******************WARNING! Rant ahead!*******************
Skip to the bottom if you wish to avoid the following negative vibes.

I am sick and tired of people using my daughter as an excuse to do whatever they please. Her father's family had (probably still does, but she hasn't seen much of them thanks to the divorce) a nasty habit of asking my daughter if she wanted to do something, then completely ignoring her requests. Also, they have a tendency to "do things" for my daughter that she neither asked for nor wanted, such as shopping "for her" only to get something for her that is either inappropriate for her age or that doesn't fit her properly or that isn't her style. When they take her to places that are supposed to be fun, like a theme park, she spends almost the entire time being dragged around to whatever they want to do or what they "think" she might want to do, without actually consulting her. She is also forced to eat on THEIR meal schedule, instead of when she actually gets hungry. The same goes for bathroom breaks and rests. If they're not tired, then she must not be.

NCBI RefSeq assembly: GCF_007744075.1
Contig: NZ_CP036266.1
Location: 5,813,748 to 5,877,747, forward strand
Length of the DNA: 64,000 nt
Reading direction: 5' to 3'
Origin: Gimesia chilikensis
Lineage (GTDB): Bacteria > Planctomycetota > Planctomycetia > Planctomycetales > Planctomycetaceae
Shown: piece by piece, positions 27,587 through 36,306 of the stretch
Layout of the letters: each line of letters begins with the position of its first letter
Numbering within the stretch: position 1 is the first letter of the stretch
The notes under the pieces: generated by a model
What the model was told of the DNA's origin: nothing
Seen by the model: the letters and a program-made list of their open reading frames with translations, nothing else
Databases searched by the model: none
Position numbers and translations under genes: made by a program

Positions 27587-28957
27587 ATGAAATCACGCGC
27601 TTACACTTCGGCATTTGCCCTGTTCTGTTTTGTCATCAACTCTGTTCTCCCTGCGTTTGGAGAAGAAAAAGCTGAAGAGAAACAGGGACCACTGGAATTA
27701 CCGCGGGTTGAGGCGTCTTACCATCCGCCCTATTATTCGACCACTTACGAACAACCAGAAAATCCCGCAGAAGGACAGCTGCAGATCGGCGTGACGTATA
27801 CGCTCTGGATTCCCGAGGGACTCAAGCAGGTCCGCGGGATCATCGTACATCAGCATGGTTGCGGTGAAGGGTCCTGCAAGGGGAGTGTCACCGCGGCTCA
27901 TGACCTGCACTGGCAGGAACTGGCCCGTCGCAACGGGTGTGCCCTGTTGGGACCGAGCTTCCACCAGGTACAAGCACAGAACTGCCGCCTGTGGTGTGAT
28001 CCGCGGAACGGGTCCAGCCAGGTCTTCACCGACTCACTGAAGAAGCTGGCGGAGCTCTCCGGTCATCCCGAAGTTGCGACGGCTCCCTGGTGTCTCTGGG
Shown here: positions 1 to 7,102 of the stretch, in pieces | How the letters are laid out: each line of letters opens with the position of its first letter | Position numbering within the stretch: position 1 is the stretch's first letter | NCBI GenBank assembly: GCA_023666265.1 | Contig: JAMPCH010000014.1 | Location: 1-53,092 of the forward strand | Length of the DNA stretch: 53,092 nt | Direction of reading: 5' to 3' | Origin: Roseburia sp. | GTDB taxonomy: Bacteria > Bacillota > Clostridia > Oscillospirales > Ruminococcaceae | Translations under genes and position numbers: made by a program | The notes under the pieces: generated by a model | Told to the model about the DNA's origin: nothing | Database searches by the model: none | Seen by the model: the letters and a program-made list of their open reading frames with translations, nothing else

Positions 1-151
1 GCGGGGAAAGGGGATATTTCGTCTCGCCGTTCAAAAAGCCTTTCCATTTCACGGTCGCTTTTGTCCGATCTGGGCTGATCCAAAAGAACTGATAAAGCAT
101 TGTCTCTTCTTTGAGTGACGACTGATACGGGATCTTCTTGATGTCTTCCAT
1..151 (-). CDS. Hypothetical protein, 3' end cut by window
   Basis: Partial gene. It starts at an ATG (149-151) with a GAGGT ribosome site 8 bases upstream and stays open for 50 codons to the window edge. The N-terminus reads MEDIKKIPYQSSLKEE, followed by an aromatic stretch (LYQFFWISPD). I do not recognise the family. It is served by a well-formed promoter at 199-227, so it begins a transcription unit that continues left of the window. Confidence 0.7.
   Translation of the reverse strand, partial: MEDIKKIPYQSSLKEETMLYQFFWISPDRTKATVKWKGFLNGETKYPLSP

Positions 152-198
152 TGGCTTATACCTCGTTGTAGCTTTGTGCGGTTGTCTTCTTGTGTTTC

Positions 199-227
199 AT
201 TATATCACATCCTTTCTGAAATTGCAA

I'm trying to teach my daughter how to find the positives in even the bleakest of situations. However, she's a very intelligent child, always has been, and she can tell when she's being used. No one deserves to be ignored or forced to do what others want. I understand that it is not easy to find balance among people, especially when the number of different personalities and interests increases with the size of the group. However, completely ignoring any one person almost all the time, or completely giving in to any ONE person almost all the time, does not build relationships. Each person deserves at least close to a fair share of time and attention when in a group. The modified exception might be if you are celebrating one person, such as on their birthday. Even then, to completely ignore everyone, treating them as accessories or slaves, defeats the purpose of inviting them to share in your celebration. It's even worse when the person who is supposed to be celebrated is the one who is ignored.

Enter my real rant for the day [I promise, I WILL get to the optimism later in the post!].